• Stocks, bonds, IRA and 401(k) monies can be pulled from these accounts to purchase a home, usually with special provisions.
  • Gift money, as long as it can be documented in some form of a bank account can also be used, along with an executed gift letter.
  • Selling of personal property — a boat or a motorcycle, for example, can be used for a down payment and/or closing costs — documented with a bill of sale and paper trailing of the funds.
  • A security deposit refund on you current rental obligation can also be used, but needs to be planned for on the front end so as to properly communicate timeframe expectations with your landlord.
  • Tax return refund.
  • Cash can be used as long as the funds have been seasoned in some form of a bank account for the past 60 days.

If want to buy a home or want to get on the path of doing so in the future, here are some steps to consider to help meet this goal:

  1. Identify what monies you have in the bank now, and from what sources.
  2. Next, get “read” on what housing prices are like in your area, through online research or connecting with a good local real estate agent
  3. Take the amount of cash you have and divide that figure by an estimated sales price range in your area so you can get a feel for how much cash you will need to purchase XYZ home. Closing costs become another crucial factor, but the main goal is determining if you have enough cash to play with. Based upon these action steps, talking with a mortgage lender about getting qualified or how much money you’ll need to save in the longer-term picture can be a prudent step in making your future home purchase a success.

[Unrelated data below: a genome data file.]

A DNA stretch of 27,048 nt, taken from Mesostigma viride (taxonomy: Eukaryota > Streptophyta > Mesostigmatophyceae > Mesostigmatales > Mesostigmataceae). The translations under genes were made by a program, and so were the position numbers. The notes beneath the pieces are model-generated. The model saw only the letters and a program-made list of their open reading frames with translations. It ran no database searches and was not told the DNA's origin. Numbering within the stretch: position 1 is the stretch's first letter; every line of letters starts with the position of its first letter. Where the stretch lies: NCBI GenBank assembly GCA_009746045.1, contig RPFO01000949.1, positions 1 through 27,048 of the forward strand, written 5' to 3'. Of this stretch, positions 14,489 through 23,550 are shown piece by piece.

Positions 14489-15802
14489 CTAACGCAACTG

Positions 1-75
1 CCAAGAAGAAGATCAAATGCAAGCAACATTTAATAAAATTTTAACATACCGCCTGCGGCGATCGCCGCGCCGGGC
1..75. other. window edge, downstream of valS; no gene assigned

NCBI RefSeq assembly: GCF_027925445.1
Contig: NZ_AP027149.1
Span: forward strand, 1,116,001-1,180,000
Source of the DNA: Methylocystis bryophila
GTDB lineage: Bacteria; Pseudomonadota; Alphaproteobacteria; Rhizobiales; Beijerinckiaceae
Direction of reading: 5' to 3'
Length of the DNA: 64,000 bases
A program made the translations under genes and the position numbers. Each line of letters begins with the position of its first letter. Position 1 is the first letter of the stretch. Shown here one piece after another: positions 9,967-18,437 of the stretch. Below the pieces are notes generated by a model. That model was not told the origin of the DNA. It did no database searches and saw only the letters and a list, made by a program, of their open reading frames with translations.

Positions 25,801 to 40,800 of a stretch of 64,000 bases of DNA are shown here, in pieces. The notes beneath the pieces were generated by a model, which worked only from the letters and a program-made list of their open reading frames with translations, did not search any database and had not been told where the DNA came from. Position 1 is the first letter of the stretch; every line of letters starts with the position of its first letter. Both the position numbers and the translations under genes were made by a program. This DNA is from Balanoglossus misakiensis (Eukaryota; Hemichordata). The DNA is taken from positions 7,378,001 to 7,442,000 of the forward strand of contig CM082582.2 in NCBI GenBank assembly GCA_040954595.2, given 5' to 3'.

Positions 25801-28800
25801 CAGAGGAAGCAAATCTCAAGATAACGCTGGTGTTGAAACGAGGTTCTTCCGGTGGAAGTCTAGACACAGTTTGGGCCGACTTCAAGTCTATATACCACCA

Another factor that can affect how much home you can afford is your credit score, because that is a major factor in determining your interest rate. Checking your credit at least several months in advance of starting the home buying process can show you where you stand and help you consider whether you should take steps to improve your credit in the coming months. You can get your credit reports for free once a year from AnnualCreditReport.com, and there are many ways to get your credit scores for free, including through Credit.com.

[Offer: If you’re buying a house and concerned about errors on your credit report, you can hire companies – like our partner Lexington Law – to manage the credit repair process for you. Learn more about them here or call them at (844) 346-3296 for a free consultation.]

More on Mortgages & Homebuying:

Image: iStock

Comments on articles and responses to those comments are not provided or commissioned by a bank advertiser. Responses have not been reviewed, approved or otherwise endorsed by a bank advertiser. It is not a bank advertiser's responsibility to ensure all posts and/or questions are answered.

Please note that our comments are moderated, so it may take a little time before you see them on the page. Thanks for your patience.

Credit.com receives compensation for the financial products and services advertised on this site if our users apply for and sign up for any of them.

Hello, Reader!

Thanks for checking out Credit.com. We hope you find the site and the journalism we produce useful. We wanted to take some time to tell you a bit about ourselves.

Our People

The Credit.com editorial team is staffed by a team of editors and reporters, each with many years of financial reporting experience. We’ve worked for places like the New York Times, American Banker, Frontline, TheStreet.com, Business Insider, ABC News, NBC News, CNBC and many others. We also employ a few freelancers and more than 50 contributors (these are typically subject matter experts from the worlds of finance, academia, politics, business and elsewhere).

Our Reporting